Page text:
If you have an arsenal of lenses ranging from 14mm to 400mm, a camera with 40MP or more CCD that can capture as much or more dynamic range as a slide film, and Photoshop / Lightroom with their extensive post-processing tools and presets, the actual moment of taking the photo becomes less and less important. That moment where you decide that the light, the framing, the time is exactly right, to me is still at the core of photography. And I missed it. I started feeling more and more removed from what photography was to me!

Apparently I am not alone. There is a definite retro trend going on in digital photography. At first it was mainly the looks of the cameras coming out, with old school aperture / shutter controls, actual viewfinders, and a faux-leather aesthetic.

New camera
The Fujifilm X-E1 I bought in 2012

Soon though, we started seeing digital cameras that started to impose some of the limitations of the old rangefinder cameras like the Leica M and Contax G: A fixed, high quality 28 or 35mm equivalent lens and familiar controls, paired with a fantastic CCD. The Fujifilm X100 series is an excellent mid-range example of this new wave of digital cameras, and I purchased one a couple of years ago. I have to say I have never enjoyed digital photography more—and post-processed less. Almost all photos I post online now are straight from the camera. I don’t capture Raw files at all anymore. I do enjoy and use the film simulations built in to the camera (Velvia, Astia, Acros / X-Pro, all film types I used to use). Even though it alters the outcome, it is not post-processing—the decision to use a film simulation importantly is made before releasing the shutter.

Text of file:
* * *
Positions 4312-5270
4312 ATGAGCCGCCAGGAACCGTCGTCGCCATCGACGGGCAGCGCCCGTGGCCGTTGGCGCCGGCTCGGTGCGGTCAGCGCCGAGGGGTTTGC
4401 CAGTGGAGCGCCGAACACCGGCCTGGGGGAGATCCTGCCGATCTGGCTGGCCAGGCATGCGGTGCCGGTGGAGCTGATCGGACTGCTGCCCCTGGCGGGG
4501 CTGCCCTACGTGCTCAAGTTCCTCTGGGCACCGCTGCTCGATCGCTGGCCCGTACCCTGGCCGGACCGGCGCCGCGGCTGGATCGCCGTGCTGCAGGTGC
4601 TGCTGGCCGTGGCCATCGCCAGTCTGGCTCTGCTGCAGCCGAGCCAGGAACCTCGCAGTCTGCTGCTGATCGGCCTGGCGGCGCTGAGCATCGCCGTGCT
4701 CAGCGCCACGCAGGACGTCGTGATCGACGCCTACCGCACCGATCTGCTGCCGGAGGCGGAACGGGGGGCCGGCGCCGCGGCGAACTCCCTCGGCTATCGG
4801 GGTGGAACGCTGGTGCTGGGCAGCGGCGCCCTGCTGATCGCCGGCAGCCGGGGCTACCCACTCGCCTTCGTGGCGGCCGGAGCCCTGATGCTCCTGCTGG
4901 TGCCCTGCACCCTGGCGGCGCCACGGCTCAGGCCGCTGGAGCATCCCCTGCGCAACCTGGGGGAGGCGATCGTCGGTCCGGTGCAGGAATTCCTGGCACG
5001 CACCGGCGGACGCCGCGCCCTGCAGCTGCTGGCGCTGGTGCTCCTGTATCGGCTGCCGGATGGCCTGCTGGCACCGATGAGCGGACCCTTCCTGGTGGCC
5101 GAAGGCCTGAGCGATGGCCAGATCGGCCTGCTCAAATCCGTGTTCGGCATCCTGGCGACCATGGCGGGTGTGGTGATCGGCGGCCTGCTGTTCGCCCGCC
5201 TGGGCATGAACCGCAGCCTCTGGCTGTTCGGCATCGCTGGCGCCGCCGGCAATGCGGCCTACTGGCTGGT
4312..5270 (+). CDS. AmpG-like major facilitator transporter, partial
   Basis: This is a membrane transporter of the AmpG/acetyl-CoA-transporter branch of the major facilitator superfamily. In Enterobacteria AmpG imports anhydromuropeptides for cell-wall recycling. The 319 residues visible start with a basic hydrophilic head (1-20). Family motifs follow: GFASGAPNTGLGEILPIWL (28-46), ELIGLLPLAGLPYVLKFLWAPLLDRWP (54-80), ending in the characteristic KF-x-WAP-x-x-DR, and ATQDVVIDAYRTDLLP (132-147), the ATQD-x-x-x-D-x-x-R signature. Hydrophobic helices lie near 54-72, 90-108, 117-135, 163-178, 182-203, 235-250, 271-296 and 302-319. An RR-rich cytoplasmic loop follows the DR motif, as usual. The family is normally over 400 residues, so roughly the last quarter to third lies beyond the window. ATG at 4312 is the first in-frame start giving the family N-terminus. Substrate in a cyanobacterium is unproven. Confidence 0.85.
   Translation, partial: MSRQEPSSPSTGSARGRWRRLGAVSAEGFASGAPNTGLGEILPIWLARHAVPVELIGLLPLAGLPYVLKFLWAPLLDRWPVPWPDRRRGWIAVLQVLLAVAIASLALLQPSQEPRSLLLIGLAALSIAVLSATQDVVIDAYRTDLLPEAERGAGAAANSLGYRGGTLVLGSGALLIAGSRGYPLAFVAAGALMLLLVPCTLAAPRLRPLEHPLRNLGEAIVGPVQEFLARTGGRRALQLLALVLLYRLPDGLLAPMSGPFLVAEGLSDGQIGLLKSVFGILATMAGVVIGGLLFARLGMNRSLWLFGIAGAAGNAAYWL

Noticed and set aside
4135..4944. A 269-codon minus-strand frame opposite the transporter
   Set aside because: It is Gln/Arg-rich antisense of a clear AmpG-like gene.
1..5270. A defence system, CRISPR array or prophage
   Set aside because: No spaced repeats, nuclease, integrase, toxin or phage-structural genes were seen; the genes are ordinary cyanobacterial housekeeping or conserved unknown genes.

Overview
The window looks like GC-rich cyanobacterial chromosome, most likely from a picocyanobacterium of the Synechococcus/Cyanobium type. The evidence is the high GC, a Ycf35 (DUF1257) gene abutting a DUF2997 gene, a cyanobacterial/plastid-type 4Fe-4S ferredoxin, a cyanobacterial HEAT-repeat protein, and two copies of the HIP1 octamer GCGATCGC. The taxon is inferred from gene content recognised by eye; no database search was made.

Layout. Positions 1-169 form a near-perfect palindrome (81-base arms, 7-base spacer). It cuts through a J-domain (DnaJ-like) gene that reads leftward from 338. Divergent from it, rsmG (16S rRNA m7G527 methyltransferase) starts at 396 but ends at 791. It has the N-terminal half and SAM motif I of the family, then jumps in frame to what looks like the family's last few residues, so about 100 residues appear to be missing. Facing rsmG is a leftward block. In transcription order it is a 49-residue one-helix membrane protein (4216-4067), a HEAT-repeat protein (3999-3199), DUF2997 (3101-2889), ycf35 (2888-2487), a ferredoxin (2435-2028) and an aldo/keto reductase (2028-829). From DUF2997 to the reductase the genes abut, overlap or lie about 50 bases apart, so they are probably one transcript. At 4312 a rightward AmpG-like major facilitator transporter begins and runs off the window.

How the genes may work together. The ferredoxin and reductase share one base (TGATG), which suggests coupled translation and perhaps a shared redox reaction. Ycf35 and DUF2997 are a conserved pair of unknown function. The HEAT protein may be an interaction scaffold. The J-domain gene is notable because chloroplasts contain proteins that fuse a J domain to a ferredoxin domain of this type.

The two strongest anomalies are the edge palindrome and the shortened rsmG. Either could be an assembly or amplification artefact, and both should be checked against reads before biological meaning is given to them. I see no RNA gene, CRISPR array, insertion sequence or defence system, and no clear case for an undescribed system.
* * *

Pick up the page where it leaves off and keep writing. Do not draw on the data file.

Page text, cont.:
Las Vegas
Fuji X100F, Velvia film simulation, December 2019

So I have come full circle in many ways, working with a simple camera, learning how to use and trust it, learning to predict the result of my decisions—I don’t review photos while I am shooting at all anymore. Having to take time to move around to find better framing for my subject. Using the results straight out of the camera, and discarding more as well.

Photography has never been this rewarding and fun!

If you’re interested in seeing some of my photography throughout the years, have a look at my Flickr stream.

Las Vegas & Hoover Dam

I took a quick trip to Las Vegas and Hoover Dam. Las Vegas is interesting to me, not so much because of the Strip and the gambling and the shows, but because of the urban geography and stark land use contrasts.